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Skaldic Poetry of the Scandinavian Middle Ages

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Anon (Ólkyrr) 2II

Kari Ellen Gade and Diana Whaley (eds) 2009, ‘Anonymous Lausavísur, Lausavísur from Óláfs saga kyrra 2’ in Kari Ellen Gade (ed.), Poetry from the Kings’ Sagas 2: From c. 1035 to c. 1300. Skaldic Poetry of the Scandinavian Middle Ages 2. Turnhout: Brepols, p. 825.

Anonymous LausavísurLausavísur from Óláfs saga kyrra


This st. (Anon (Ólkyrr) 2) is recorded in Mork (Mork), H, Hr (H-Hr) as well as in the interpolated Hkr mss F, E, J2ˣ and 42ˣ. Mork is partly damaged, and H is the main ms. The metre is fornyrðislag.

text and translation

Segr vetrgǫmul,         — veit ekki sú —
ok tvévetr segr,         — trúik eigi at heldr —
en þrévetr segr,         — þykkira mér glíkligt —
kveðr mik róa        á merar hǫfði,
en þik, konungr,         þjóf míns féar!

Vetrgǫmul segr—sú veit ekki—, ok tvévetr segr—trúik eigi at heldr—, en þrévetr segr—þykkira mér glíkligt—, kveðr mik róa á hǫfði merar, en þik, konungr, þjóf féar míns!
‘The one-year-old says—she knows nothing—, and the two-year-old says—I don’t believe it either—, but the three-year-old says—it doesn’t seem likely to me—, she claims I’m rocking on a mare’s head, and that you, king, are the thief of my property!

notes and context

King Óláfr puts a farmer to the test to find out whether he can divine birds’ talk. He cuts the head off the farmer’s mare, wraps it, puts it on his ship and seats the farmer on top of the bundle. Three crows fly over the ship cawing, and the king asks the farmer what they say. The farmer replies with this st.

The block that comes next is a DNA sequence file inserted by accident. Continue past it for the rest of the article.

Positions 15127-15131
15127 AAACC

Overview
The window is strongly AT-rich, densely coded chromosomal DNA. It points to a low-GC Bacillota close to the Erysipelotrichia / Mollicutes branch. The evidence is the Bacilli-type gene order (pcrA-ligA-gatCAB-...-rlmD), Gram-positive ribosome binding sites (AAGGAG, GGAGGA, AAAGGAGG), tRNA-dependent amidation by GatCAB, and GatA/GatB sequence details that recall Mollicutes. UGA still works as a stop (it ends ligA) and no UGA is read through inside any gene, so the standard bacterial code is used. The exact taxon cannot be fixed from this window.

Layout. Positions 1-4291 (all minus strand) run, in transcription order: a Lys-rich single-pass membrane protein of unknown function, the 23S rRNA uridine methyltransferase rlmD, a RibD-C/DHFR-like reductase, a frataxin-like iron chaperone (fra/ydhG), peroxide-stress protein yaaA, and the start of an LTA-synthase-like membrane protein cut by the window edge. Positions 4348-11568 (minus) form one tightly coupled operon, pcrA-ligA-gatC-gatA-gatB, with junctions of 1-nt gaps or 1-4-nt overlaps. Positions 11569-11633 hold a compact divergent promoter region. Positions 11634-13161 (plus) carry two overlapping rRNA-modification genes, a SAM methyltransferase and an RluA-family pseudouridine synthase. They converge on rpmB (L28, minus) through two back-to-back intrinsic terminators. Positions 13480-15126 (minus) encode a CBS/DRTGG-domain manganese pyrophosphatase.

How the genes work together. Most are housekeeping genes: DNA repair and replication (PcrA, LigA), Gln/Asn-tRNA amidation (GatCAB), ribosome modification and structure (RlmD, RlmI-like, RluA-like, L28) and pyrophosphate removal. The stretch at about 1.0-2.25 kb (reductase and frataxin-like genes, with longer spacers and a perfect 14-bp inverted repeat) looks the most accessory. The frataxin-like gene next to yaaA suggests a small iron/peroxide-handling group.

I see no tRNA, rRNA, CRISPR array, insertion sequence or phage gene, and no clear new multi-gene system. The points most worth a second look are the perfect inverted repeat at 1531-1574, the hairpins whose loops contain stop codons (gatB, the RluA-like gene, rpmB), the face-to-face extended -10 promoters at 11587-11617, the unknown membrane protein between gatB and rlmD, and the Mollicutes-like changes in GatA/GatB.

This episode is very much out of keeping with what we know about the character of Óláfr kyrri from prose and poetic sources, and the tenor of the st. itself is profoundly sceptical and anti-royal. It is possible that the anecdote derives from echoes of the Dan. tradition about King Óláfr Tryggvason of Norway (r. 995-1000). According to Saxo (2005, I, 10, 11, 6, pp. 648-9), Óláfr, despite his baptism and conversion to Christianity, was beholden to sooth-sayers who helped him divine the future, and Adam of Bremen (ed. Schmeidler 1917, 101) tells us that Óláfr relied on the prognostication of birds, which earned him the nickname Craccabben ‘Crows’ Bones’.



Text is based on reconstruction from the base text and variant apparatus and may contain alternative spellings and other normalisations not visible in the manuscript text. Transcriptions may not have been checked and should not be cited.

editions and texts

Skj: Anonyme digte om historiske personer og begivenheder [XI], [7]. Lausavísur 13: AI, 427, BI, 397, Skald I, 196, NN §2983; Fms 6, 446-7 (Ólkyrr ch. 7); Mork 1867, 129, Mork 1928-32, 295, Andersson and Gade 2000, 283-4, 483 (Ólkyrr); F 1871, 260, E 1916, 107 (Ólkyrr).


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